Expectations Investing #102

Going through the concept of expectations investing and studying multi-baggers

The potential gap between the value that comes out of a discounted cash flow model and what we see in the markets today has never been higher. 

Whether you're looking at real estate or stocks, it is increasingly harder to justify the valuations we see today. 

Does that mean that the discounted cash flow model is irrelevant? Probably not. This study from Morgan Stanley explains the notion that 'Everything is a DCF Model.' The key message from the study is to really understand the drivers of a DCF model (e.g. terminal growth rate, risk-free cost of capital and etc) when analyzing the valuation of a cash flow generating asset. 

So why is there a gap between the theoretical value and actual value of companies/assets today? A lot of it comes down to expectations. Investors who can read the market's expectations and anticipate changes in those expectations will more likely generate superior investment returns.

The easiest way to gauge expectations is to compare. How are similar companies valued? Do you believe that this company should be valued lower, similar or higher? Depending on how you answer the second question, this can be a fairly lazy way of identifying investment opportunities. 

Enter: Expectations Investing by  Michael J. Mauboussin (who also helped write the study above) and Alfred Rappaport . 

This is a great read on how to navigate market expectations and make investment decisions around them. While I wouldn't use the book/summary below as your sole guide to investing, it provides a fairly practical way to approach public market investing. 

Here's a quick summary of key lessons/excerpts. 

How the Market Values Stocks

  • The magnitude, timing, and riskiness of cash flows determine the market prices of financial assets, including bonds, real estate, and stocks.

  • You can estimate the value of a stock—its shareholder value—by forecasting free cash flows and discounting them back to the present.

  • Rather than struggle to forecast long-term cash flows or employ unreliable short-term valuation proxies, expectations investors establish the future cash flow performance implied by stock prices as a benchmark for deciding whether to buy, hold, or sell.

The Expectations Infrastructure 

  • The expectations infrastructure—which stems from the fundamental value triggers through the value factors to the operating value drivers that determine shareholder value—should help you to visualize the causes and the effects of expectations revisions.

  • Sales growth expectations are your most likely source of investment opportunities, but only when a company earns above the cost of capital on its investments.

Analyzing Competitive Strategy 

  • The surest path to anticipating expectation shifts is to foresee shifts in a company's competitive dynamics.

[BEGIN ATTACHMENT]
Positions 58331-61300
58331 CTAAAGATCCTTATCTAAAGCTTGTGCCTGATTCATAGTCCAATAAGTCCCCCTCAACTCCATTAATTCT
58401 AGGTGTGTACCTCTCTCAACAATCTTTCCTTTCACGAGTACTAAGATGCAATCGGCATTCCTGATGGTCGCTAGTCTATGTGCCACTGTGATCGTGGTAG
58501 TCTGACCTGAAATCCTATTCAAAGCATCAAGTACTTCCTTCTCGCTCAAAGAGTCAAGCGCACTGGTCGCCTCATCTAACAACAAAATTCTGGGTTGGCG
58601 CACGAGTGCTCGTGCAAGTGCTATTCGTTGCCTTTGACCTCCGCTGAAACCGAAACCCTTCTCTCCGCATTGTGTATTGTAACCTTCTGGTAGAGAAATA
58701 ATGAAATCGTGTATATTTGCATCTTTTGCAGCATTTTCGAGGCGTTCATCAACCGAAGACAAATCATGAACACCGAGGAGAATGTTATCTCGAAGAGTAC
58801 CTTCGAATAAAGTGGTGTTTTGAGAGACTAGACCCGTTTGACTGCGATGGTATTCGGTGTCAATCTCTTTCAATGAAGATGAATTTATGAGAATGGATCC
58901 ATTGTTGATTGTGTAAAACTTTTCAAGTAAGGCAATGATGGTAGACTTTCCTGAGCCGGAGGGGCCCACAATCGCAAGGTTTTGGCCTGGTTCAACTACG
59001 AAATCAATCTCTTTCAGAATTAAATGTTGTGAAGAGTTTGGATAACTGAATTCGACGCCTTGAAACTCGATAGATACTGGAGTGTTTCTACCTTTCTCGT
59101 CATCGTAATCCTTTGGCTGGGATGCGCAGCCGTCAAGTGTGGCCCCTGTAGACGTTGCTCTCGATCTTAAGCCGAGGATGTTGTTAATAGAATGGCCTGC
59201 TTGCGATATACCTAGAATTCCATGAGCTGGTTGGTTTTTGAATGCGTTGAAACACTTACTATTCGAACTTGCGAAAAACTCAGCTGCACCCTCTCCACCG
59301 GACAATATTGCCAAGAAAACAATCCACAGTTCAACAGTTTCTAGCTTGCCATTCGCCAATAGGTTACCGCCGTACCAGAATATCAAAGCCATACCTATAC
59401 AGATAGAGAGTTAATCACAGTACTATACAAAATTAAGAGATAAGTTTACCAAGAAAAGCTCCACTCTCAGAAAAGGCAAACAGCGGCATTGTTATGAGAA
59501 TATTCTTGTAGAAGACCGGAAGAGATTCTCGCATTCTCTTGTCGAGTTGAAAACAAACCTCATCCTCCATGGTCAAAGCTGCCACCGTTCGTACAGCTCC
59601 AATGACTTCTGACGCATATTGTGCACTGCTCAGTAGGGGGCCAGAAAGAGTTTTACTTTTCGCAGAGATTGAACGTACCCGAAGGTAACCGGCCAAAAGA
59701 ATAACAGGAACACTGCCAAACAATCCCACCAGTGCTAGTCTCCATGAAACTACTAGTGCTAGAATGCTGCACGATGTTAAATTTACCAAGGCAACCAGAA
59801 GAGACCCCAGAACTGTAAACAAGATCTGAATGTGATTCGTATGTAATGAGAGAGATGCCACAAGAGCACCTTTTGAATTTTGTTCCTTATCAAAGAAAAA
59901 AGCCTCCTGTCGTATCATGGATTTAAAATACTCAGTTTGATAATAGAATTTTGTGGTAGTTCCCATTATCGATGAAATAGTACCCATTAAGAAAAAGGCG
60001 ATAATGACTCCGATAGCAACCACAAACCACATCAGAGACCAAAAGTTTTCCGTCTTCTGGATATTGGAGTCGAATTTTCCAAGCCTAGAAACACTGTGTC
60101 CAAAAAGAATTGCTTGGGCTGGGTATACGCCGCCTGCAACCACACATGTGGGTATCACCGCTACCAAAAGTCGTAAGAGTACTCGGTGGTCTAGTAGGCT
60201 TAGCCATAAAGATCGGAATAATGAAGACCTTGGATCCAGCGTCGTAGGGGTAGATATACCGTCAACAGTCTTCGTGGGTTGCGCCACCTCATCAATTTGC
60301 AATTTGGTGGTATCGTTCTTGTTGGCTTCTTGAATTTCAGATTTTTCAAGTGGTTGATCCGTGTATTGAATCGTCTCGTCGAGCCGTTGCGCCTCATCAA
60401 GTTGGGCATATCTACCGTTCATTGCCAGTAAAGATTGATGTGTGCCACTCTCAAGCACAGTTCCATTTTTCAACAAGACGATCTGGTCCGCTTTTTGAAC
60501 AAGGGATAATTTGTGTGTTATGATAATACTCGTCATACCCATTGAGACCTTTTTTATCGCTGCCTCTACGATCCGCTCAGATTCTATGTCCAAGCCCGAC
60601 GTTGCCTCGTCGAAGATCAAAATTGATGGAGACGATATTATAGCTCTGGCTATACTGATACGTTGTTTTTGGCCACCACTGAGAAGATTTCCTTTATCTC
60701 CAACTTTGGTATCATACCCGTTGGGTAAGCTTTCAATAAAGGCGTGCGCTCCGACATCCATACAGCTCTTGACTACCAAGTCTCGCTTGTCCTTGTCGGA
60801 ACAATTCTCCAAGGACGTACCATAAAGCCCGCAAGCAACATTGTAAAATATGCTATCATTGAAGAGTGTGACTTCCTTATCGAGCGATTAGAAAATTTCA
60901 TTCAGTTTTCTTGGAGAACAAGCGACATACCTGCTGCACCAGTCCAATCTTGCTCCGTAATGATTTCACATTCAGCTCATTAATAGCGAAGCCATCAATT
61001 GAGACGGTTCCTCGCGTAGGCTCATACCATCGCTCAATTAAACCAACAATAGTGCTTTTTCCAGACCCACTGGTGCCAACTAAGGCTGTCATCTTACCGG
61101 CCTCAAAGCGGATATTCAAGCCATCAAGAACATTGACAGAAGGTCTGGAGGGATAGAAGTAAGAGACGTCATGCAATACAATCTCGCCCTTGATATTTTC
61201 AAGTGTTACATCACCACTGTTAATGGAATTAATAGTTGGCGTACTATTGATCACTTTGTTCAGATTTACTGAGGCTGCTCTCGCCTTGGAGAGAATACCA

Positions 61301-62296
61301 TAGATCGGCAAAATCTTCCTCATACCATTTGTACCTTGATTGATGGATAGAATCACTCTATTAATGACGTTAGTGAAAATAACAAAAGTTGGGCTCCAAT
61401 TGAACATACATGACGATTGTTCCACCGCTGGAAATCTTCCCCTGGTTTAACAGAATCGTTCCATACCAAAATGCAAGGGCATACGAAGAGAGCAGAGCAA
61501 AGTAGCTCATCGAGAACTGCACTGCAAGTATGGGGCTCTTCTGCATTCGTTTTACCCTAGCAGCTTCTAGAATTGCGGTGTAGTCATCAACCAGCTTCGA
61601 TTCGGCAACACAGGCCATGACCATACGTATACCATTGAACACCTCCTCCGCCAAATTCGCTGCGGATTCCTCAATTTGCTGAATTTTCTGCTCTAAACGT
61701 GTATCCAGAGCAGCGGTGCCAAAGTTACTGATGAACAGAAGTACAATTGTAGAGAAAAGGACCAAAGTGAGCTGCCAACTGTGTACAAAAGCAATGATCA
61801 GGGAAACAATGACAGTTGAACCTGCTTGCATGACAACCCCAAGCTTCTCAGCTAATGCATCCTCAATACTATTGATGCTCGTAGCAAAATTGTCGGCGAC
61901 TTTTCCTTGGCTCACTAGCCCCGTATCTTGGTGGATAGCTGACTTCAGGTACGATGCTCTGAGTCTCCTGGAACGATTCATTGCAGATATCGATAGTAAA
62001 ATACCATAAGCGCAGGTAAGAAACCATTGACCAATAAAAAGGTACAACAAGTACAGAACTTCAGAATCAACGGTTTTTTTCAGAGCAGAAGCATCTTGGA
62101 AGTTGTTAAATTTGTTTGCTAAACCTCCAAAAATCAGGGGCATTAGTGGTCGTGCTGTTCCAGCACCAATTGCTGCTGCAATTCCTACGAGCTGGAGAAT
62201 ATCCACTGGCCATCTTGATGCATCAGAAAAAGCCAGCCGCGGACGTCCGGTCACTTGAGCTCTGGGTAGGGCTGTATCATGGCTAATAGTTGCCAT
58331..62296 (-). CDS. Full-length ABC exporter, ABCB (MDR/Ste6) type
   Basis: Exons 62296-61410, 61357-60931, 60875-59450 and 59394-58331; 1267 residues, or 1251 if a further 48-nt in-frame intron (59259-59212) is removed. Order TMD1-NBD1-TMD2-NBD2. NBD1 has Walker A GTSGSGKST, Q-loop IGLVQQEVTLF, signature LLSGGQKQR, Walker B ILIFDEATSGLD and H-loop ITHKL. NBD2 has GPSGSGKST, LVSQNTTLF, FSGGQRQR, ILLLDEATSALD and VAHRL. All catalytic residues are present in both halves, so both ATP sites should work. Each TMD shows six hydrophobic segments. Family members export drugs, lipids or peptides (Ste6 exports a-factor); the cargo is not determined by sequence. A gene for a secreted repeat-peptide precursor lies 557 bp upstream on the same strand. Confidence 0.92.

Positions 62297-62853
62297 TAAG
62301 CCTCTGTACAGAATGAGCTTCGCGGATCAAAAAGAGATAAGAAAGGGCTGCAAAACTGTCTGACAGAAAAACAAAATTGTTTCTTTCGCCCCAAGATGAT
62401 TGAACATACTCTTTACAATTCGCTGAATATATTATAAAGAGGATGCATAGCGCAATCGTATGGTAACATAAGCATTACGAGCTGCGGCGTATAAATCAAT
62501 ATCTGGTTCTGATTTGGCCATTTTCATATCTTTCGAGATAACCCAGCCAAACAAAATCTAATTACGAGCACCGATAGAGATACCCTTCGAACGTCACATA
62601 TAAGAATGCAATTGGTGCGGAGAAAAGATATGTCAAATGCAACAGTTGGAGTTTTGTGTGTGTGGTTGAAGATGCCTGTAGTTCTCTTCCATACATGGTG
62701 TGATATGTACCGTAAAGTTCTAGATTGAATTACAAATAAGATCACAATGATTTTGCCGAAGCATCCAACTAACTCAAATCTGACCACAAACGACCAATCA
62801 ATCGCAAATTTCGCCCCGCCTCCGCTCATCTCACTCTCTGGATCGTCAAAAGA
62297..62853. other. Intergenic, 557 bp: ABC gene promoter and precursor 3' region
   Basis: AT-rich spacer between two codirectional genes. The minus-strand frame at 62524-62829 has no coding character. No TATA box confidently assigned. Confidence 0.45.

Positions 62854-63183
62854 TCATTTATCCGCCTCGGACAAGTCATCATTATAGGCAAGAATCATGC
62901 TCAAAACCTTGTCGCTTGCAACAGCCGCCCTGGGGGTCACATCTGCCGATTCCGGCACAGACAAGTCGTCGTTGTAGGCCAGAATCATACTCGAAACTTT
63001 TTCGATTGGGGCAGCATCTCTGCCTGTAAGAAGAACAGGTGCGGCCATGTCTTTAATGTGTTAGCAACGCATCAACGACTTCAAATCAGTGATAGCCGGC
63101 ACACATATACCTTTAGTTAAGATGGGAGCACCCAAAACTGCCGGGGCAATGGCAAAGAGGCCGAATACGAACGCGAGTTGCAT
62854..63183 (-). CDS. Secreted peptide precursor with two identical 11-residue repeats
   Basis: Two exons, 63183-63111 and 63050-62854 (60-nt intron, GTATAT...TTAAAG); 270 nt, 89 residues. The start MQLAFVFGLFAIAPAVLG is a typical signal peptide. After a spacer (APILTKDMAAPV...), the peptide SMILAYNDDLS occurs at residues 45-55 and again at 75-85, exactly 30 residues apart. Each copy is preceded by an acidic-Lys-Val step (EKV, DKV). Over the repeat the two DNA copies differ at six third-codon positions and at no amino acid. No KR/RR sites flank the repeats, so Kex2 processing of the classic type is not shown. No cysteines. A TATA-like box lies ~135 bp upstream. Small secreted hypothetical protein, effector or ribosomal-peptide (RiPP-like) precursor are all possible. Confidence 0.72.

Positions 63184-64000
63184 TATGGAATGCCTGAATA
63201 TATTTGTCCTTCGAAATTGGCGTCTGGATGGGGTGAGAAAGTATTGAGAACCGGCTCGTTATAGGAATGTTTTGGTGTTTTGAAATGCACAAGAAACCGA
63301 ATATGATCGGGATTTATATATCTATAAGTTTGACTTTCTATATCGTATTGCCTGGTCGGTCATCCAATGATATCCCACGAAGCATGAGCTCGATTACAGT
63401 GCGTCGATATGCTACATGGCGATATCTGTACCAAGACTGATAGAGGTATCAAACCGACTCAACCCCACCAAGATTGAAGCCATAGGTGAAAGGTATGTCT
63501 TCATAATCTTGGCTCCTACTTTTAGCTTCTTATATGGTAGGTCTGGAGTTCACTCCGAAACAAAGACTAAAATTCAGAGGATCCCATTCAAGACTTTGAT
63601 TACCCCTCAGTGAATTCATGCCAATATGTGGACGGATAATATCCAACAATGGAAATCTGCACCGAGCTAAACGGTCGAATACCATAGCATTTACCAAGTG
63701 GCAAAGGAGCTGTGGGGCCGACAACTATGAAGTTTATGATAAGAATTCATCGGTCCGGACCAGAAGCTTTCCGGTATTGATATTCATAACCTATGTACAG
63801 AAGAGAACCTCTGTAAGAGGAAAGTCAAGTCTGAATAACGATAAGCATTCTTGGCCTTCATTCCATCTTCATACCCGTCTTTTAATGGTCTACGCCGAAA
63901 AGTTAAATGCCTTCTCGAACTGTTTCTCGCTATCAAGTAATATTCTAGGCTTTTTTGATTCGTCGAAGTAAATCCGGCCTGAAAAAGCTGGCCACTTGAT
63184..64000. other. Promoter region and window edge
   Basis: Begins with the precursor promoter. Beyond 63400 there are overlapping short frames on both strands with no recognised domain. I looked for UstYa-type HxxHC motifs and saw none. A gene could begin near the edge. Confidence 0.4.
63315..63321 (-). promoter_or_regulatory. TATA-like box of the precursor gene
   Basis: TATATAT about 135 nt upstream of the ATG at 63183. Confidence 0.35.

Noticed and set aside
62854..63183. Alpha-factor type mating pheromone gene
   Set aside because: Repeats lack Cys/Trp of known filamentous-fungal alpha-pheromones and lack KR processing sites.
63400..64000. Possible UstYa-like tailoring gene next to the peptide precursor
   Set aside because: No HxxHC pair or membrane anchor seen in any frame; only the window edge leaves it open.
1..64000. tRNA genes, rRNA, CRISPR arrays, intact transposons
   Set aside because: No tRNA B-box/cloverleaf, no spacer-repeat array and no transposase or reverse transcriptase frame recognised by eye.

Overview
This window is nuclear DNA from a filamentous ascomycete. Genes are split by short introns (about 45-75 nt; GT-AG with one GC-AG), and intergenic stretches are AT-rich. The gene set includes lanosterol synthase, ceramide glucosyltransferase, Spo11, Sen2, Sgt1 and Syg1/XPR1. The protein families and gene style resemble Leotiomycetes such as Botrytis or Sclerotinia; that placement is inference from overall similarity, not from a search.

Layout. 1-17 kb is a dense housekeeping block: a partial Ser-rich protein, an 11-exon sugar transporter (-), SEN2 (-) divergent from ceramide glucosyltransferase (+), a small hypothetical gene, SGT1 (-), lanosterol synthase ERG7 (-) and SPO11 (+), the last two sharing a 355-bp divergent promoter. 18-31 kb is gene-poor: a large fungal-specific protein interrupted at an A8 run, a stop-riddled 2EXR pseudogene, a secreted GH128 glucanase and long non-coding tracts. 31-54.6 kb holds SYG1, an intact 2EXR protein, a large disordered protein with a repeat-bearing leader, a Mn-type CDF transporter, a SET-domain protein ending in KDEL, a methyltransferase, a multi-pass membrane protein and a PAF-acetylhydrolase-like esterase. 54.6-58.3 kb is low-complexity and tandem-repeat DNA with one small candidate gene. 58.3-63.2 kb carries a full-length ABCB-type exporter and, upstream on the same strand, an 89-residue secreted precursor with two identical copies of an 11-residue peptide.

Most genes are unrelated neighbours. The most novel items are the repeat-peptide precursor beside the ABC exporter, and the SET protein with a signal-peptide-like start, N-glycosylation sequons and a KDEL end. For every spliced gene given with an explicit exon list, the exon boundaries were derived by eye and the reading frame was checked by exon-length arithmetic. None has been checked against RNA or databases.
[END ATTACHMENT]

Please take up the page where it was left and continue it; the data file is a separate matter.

• Management and investors have different performance hurdles. Management tries to achieve returns above the cost of capital. Investors try to anticipate changes in market expectations correctly.

  • Historical performance provides insight into potential value driver variability by showing which operating value drivers have been most variable in the past. This type of analysis provides a reality check on expectations ranges. Track record/trust in management can really influence the discount factor associated with future growth. 

Estimating Price-Implied Expectations 

  • Before you can consider the likelihood and magnitude of expectations revisions, you need to clearly understand where expectations stand today. This is by far the biggest mistakes that retail/novice investors make. It's important to form a view on what's priced in vs. what isn't. 

  • To read expectations properly, you must think in the market's terms. Expectations investing allows you to tap the benefits of the discounted cash flow model without requiring you to forecast long-term cash flows.

  • You can estimate price-implied expectations by using publicly available information sources.

  • You should consider revisiting an expectations analysis when stock prices change significantly or when a company discloses important new information.

Buy, Sell or Hold? 

  • The magnitude of the excess return depends on how much of a discount a stock trades relative to its expected value and how long the market takes to revise its expectations. The greater the stock price discount and the sooner the market revises its expectations, the greater the return.

  • As an investor, you have three potential reasons to sell: a stock reaches its expected value, a more attractive stock exists, or your expectations have changed.

Here's a pretty good talk between Patrick O'Shaughnessy and Michael Mauboussin at Capital Camp 2019 to support the above. 


Studying Multi-Baggers

This is a very detailed study on multi-baggers by Alta Fox and the common characteristics of businesses that grow over 350%. I personally like the idea of focusing on financially healthy companies. It often feels easier to convince myself of a turnaround story vs. betting and/or doubling down on financially healthy companies.